Back in 2000 I reviewed the first book in Susan Wiggs' Chicago Fire trilogy, The Hostage, for The Romance Reader. I loved it. Then in 2001 I reviewed the third book in the trilogy, The Firebrand, for The Romance Reader and loved it. In fact, The Firebrand is one of my Top 5 all-time favorite romances. So where did that leave book two in the trilogy, The Mistress? Sitting in my TBR since 2000. No joke. Now honestly, how warped is that?
Since I adored The Hostage and The Firebrand it will probably strike some as odd that The Mistress was a major slog for me. The only way I can explain it is by stealing KristieJ's It's Not You, It's Me Theory. I have too much history with this book. Having read and loved the other two titles in the trilogy, I already had a good idea what this book was about. Harlequin's back cover copy doesn't help matters either. Basically it's the Reader's Digest Condensed Book version of the first 234 pages! It took me forever to get through them, and I skimmed chunks all the while muttering under my breath, "Yeah, yeah, this is all on the back cover copy. Let's get on with it!"
As the historic fire ignites across town, Kathleen O'Leary finds herself dressed in borrowed diamonds and silk, enjoying a lavish masquerade. The penniless maid has caught the eye of Dylan Francis Kennedy, the rich, handsome gentleman all of high society has been speculating about. The night feels alive with magic. . . and ripe with promise.
Then fire sweeps through the city, cornering the young lovers with no hope of rescue. Desperate to share their last moments together, Kathleen and Dylan impulsively marry. Incredibly, they survive. Now, as the fire burns down to cold ash, Kathleen must tell Chicago's most eligible bachelor that he has married a fraud. But the joke's on her. For this gentleman is no gentleman. While Kathleen had hoped to win Dylan's love, he had planned only to capture her heart and steal her fortune. Dylan Kennedy -- con artist, gambler and ne'er-do-well—has been unwittingly caught in his own game. Now the real sparks are about to fly.
To be fair to Harlequin, they may not have had much of a choice. I remember when The Mistress first came out eight years ago. There were many readers on my various e-mail loops (my pre-blog addiction days) who were horrified by Dylan Kennedy. A hero who is scoundrel?! The shock! The horror! Fake rakes and bad boys who wouldn't know "bad" if it bit them in the ass are just fine - but give them a hero who really is despicable and a case of the vapors ensues. And make no mistake, Wiggs wrote an honest-to-goodness scoundrel. Dylan is a world class liar, a con artist, a charmer who waltzes his way through life when he's not running away from it. It's not until the con man gets conned himself, and finds himself falling in love, that he even begins to contemplate little things like honesty and trust.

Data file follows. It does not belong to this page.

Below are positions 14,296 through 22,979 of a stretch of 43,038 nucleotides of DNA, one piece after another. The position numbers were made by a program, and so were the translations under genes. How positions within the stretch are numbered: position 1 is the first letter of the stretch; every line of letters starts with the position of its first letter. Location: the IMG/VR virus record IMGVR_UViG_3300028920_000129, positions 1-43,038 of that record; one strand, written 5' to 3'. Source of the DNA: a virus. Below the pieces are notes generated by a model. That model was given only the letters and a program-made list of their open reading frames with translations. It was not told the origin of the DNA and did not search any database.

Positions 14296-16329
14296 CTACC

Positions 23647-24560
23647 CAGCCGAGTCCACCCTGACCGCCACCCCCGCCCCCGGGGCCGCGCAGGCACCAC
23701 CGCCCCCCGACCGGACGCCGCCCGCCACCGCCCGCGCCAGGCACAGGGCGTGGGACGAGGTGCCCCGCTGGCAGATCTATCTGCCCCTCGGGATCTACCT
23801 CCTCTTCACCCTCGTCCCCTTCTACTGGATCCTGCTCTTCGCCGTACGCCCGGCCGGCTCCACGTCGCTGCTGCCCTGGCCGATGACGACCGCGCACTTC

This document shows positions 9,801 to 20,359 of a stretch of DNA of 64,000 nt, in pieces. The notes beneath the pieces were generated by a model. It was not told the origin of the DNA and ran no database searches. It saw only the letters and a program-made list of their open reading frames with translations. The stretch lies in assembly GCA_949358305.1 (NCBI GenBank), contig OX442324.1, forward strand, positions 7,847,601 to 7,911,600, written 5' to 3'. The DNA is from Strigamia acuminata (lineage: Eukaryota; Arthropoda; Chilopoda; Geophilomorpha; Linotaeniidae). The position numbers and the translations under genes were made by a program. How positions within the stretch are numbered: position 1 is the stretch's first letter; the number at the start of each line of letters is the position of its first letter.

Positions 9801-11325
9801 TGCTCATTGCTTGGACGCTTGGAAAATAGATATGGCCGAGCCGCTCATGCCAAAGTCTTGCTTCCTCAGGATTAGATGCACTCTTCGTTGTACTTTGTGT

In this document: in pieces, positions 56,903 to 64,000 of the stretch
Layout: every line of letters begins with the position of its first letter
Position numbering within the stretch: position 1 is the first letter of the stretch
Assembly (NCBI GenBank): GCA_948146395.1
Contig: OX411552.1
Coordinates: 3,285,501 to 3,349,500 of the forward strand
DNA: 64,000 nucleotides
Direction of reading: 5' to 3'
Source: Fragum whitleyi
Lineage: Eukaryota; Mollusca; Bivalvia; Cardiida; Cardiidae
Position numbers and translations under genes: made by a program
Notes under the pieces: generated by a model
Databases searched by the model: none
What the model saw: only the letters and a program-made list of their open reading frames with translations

Kathleen is a good, hardworking Irish girl who covets a better life. Having been employed as a ladie's maid, she envies the rich and has big dreams. When a couple of the well-heeled girls at the finishing school where she works suggest she masquerade as a proper lady for one evening, she agrees. She's desperate for a taste of the good life and it's not until she finds herself hitched to Dylan that she realizes how wrong she's been.
This is a hard book for me to assign a grade to, only because I don't feel I'm being entirely fair to it. The first couple hundred pages were a real drag for me, but I suspect that's largely because of my own personal baggage. That will learn me to leave trilogies unfinished and read out of order for 8 years. Geez. But on the whole, this is a good entry in what is probably my favorite historical romance series. I love the setting, I love Wiggs' historical voice, and I love the way the author seamlessly blends the fire sequences over the course of three separate stories. Oh, and the characters are pretty good too.
Final Grade = B-